Every pundit and economic analyst is weighing in on what should be included in the next round of stimulus funding to address the economic concerns related to the COVID-19 pandemic. So far, $3 trillion has been earmarked or disbursed and a similar amount is expected if there is a next round. Some proponents are now making the case that infrastructure investments should be part of upcoming stimulus packages.
These advocates point to the American Recovery and Reinvestment Act of 2009 (ARRA) as an example of where priorities should lie. That bill contained $90 billion in clean energy investment stimulus, and was the single largest energy bill in history, invigorating the renewable energy sector and paving the way for the explosion in electric vehicles.
A group of experts the World Resources Institute (WRI) recently convened said Congress should learn from ARRA, which leveraged private sector spending to increase jobs and make the country’s infrastructure more resilient to the effects of climate change. In the 11 intervening years since the legislation passed, climate change has devastated parts of the U.S., from a run of catastrophic hurricanes to extreme flooding to wildfires, so arguably, there is more pressure now to shore up energy, water and transportation with smart infrastructure investments.
According to Sue Tierney, Senior Advisor at the Analysis Group and former Assistant Secretary for Policy at the U.S. Department of Energy, one of the keys to building resilience is a better grid. In addition, Tierney insisted that investing in renewable energy can become a job multiplier. On that point, an April 2020 study from WRI found that annual investments from $12 billion to $16 billion in electric transmission through 2030 could result in $30 billion to $40 billion in annual economic activity. And during a decade when job creation will be a huge challenge, such investments could create between 150,000 and 200,000 full-time jobs each year.
Despite the improvements we can attribute to ARRA investments, the nation’s energy infrastructure still has a long way to go. The American Society of Civil Engineers’ (ASCE) 2017 Infrastructure Report Card gave it a D+ grade, and noted that the bulk of it was built during the 1950s and 1960s with a 50-year life expectancy. In addition to anticipated increased demand for electricity to power our air conditioning under higher temperatures and more intense droughts, our current energy mix is mostly natural gas and coal, both of which are highly-water intensive resources. This puts additional pressure on already stressed water infrastructure.
The failure of two dams in Michigan this week only serves to highlight the precarious position of America’s current water infrastructure. Response to the flooding caused by the dams’ failure is compromised due to this pandemic. This crisis in Michigan is a stark reminder of what we may be facing with above-normal hurricane season this year - one which has already seen its first named storm almost two weeks before the official start of the season on June 1st.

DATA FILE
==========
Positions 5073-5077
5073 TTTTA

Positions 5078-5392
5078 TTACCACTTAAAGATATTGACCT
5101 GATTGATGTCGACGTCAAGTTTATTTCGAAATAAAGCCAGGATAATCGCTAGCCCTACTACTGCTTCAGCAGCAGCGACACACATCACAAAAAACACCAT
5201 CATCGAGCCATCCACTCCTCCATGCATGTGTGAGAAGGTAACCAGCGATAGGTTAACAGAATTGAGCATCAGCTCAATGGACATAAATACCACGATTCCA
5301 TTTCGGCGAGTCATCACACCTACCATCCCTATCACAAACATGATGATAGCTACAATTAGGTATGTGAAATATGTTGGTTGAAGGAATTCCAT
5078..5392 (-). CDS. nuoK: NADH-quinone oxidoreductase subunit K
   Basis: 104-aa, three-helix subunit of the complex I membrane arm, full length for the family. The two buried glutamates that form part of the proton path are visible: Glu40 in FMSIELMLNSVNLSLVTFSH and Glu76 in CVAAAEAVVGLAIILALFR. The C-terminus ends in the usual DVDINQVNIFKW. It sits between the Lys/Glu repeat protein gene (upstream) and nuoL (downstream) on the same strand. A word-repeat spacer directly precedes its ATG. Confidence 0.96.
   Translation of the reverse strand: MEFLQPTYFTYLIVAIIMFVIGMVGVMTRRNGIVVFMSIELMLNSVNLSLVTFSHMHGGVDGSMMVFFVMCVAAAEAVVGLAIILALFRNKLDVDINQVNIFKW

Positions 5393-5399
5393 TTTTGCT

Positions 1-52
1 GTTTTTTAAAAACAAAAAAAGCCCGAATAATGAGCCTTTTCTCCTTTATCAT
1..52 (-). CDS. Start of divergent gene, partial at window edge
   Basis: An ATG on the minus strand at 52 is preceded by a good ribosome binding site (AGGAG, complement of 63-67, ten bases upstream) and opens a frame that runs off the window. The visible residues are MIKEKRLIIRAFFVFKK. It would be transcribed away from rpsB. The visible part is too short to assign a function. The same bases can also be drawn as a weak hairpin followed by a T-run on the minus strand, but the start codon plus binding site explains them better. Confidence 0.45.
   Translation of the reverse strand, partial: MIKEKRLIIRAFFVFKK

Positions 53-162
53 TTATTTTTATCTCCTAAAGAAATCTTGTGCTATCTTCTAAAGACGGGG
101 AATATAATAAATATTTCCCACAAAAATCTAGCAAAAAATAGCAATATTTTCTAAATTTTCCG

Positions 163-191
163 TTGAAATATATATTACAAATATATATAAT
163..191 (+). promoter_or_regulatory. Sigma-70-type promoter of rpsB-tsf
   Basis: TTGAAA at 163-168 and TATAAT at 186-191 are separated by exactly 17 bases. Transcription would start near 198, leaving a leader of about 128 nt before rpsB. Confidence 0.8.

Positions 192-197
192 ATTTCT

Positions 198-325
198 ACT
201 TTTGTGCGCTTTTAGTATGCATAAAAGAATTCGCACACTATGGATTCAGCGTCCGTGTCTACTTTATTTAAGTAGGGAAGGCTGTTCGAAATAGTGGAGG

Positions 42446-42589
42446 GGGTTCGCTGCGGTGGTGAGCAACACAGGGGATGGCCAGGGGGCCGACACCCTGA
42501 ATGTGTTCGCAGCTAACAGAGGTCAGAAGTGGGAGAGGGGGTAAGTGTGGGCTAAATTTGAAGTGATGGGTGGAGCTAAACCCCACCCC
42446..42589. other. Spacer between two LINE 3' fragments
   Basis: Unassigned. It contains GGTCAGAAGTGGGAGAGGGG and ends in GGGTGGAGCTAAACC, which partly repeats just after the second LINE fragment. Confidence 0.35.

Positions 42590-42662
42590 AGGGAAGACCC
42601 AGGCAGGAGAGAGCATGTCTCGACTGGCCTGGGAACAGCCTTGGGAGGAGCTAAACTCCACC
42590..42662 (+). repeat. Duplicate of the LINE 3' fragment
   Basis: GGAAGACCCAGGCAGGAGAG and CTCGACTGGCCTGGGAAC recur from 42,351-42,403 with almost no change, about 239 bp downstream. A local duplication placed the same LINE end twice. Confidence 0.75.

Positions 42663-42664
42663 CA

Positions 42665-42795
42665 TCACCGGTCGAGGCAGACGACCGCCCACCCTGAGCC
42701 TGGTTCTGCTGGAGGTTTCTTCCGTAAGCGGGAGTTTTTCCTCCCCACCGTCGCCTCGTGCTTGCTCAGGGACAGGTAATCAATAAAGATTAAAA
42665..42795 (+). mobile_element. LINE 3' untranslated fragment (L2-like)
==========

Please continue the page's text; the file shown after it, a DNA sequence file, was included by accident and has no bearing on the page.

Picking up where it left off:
ASCE’s latest report gave the nation’s water infrastructure a D grade, citing its age in particular. Built mostly in the early part of the 20th century with a 100-year life expectancy, we have seen devastating results of its failure as it wears out, sorely tested by extreme flooding and drought. Water is a critical input for traditional electric generation, but energy is also essential for treating, moving and distributing water. Shoring up one sector’s infrastructure improves the resiliency of the other.
Joe Aldy, Public Policy Professor at Harvard’s Kennedy School for Government and special assistant to President Obama for energy and environment during the 2007-2009 recession, said it is important to consider where we are today versus where we were in 2009. An infrastructure stimulus requires a “thoughtful response,” he said. “It has to go beyond emissions to approach resilience and deal with the risk of climate change”.
Such an approach will require, as it did in 2009, significant engagement with the private sector. Failing infrastructure will threaten business operations across the country and create challenges for local, state, and regional governments. One long-lasting effect of this pandemic is the severe strain it is placing on the economy. Climate change will make that strain worse. There’s an opportunity now to alleviate one challenge by taking on the other with a solid, long-term plan for infrastructure investments across the U.S.
Image credit: David Mark/Pixabay
Kate is a writer and policy wonk, with a focus on water, clean energy, climate change and environmental security. She spent over a decade running energy-water nexus and energy efficiency programs at Environmental Defense Fund as well as time at the U.S. Departments of Energy and Defense, U.S. Government Accountability Office, and state and federal legislatures. She serves as an Advisory Board member of CleanTX, which aims to accelerate the growth of the clean tech industry in Texas.